Kobe put up 40 last night. Also in Tinseltown:
For seven years, LA Unified has paid Matthew Kim a teaching salary of up to $68,000 per year, plus benefits. His job is to do nothing. About 160 instructors and others get salaries for doing nothing while their job fitness is reviewed. They collect roughly $10 million a year.
Mr. Kim’s side of the story here.
Long Steve Barr/Green Dot profile in the New Yorker. Delicious reading.
“I don’t want to blow up L.A.U.S.D.’s ass. But what will it take to get this system to serve who they need to serve? It’s going to take that kind of aggressiveness.”
“There’s this cult around charter schools. They’re not even close to being the answer.”
and, per this, about Green Dot’s takeover of Locke:
“When I (the reporter) wandered around campus during lunch periods and between classes, looking for disgruntled kids, I never found any. “The whole atmosphere is different,” a Latino boy, sketching graffiti in a notebook, said. ‘The teachers pay more attention to you.'”
—Guestblogger Mike Goldstein
5 Replies to “LA story”
I think every school district should be required to have a website listing number of teachers paid & not working, # of sick days and # of personal days available in union contract, # of days in the school year, and the requirements for tenure. All that data should be upfront and easy to find.
FYI, Catharine, I think there is such a database at NCTQ.
This is the flip side of your post yesterday. You and the study you cited raised the question of why your reports on charters are doubted. Your report was one of the few that acknowledged its methodological problems, especially comparing your charters to neighborhood schools. You don’t seem to deny the the rules hamper regular schools, who don’t have the luxury of just teaching volunteers.
We need to change the rules so that we can efficiently and fairly and humanely address students who are chronically disruptive and violent. We don’t need to be humane towards ineffective teachers but we need to be efficient are fair in firing them.
If you guys would be consistent in explaining the problem, it would give reformers in the union more leverage in addressing both types of outrages. If you guys would pass up opportunities to take cheap shots at teachers, would a better system be guaranteed? No.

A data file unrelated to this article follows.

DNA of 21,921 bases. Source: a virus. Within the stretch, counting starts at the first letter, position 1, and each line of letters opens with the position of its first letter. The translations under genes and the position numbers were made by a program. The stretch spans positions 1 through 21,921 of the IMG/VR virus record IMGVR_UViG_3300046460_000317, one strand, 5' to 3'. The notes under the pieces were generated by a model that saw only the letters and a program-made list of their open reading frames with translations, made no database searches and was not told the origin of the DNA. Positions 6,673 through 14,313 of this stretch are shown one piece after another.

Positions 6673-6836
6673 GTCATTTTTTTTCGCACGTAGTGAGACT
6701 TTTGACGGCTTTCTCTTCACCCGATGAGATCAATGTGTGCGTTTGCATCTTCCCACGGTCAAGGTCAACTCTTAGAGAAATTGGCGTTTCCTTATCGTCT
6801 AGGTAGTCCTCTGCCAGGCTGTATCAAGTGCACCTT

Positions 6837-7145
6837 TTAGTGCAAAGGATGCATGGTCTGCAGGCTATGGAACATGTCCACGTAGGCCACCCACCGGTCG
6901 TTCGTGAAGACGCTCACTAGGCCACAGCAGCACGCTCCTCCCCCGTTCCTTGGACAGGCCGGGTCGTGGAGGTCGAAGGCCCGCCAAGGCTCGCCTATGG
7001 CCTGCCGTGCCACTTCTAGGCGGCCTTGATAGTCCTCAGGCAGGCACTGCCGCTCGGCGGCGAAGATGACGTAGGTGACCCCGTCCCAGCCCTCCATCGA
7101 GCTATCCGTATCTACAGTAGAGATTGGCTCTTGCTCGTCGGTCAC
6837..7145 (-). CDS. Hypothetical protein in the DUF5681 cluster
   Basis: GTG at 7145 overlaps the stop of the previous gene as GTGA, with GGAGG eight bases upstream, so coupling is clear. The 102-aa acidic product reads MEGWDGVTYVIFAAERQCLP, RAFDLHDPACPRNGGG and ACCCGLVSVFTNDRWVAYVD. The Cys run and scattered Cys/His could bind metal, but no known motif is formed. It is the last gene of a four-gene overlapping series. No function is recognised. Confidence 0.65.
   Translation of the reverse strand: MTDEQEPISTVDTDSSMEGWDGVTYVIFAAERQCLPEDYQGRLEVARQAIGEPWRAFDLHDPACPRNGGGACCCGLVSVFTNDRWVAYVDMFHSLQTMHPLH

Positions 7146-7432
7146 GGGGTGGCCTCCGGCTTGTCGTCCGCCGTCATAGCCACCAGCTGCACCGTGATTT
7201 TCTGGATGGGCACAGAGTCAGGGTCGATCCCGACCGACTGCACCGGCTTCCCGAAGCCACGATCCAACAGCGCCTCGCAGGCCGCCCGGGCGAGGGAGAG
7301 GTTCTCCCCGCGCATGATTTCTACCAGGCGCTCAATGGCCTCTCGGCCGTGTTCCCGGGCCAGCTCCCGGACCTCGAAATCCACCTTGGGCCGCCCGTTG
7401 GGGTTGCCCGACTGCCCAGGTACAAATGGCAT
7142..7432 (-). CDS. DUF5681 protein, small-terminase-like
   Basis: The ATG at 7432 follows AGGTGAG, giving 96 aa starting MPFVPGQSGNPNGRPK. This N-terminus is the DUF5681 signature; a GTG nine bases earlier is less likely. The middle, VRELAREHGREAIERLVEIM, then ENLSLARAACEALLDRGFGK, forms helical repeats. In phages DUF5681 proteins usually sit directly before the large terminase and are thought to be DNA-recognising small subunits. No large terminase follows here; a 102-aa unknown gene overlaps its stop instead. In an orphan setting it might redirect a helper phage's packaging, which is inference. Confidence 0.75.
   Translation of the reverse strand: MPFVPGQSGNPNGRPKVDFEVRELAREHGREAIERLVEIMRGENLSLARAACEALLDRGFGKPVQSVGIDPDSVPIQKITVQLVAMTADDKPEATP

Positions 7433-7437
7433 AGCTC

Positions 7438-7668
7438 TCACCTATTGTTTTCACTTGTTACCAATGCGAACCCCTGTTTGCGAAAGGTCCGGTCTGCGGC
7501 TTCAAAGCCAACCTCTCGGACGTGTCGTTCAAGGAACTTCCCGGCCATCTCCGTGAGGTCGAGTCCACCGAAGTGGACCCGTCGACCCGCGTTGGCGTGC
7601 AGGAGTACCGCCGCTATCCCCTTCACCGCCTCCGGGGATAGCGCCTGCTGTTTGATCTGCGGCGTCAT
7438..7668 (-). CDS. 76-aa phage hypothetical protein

But the system, as it currently exists, makes it impossible for neighborhood school teachers regardless of how effective they are. We’ve got a bunch of teachers in my school that could step into your charters and not miss a beat. If your teachers had to face the challenges of my school under the rules we have to follow you would alsoo be beating your heads against the wall.
We who have dedicated ourselves to the toughest challenges in education take enough of a pounding, without charter advocates slipping in cheap shots. That being said, when you guys do such good work, we don’t need to be questining your sincerity and successes. The challenge of creating SUSTAINABLE omprovements is hard enough without this civil war.
These rubber rooms, by the way, are an embarrassment. Don’t you think we’d like to negotiate a way out of this lose lose situation? It takes two to negotiate. in my experience, though, our union has been pleading with administrators tofor us to help them fire ineffective teachers. Do “reformers” want solutions or do they just want to attack unions?
Which reminds me of John Merrow’s report on Michelle Rhee. Now she is paying the price for her outrageous behavior of her first year and a half, and DC continued to lose students. Its not enought to be righteous in your desire to help kids. We must approach these complex systemic problems and we must do so in an intellectual honest manner.
Of course, I’m assuming that sytemic and sustainable reform is impossible without unions. If you question that assumption, what’s wrong with having conversations as opposed to adopting the always attack and destroy your enemy of Klein, Rhee, and other data-driven reformers.
here’s a roundup of responses to the barr green dot story, in case your readers are interested —
half of people love it, half hate it.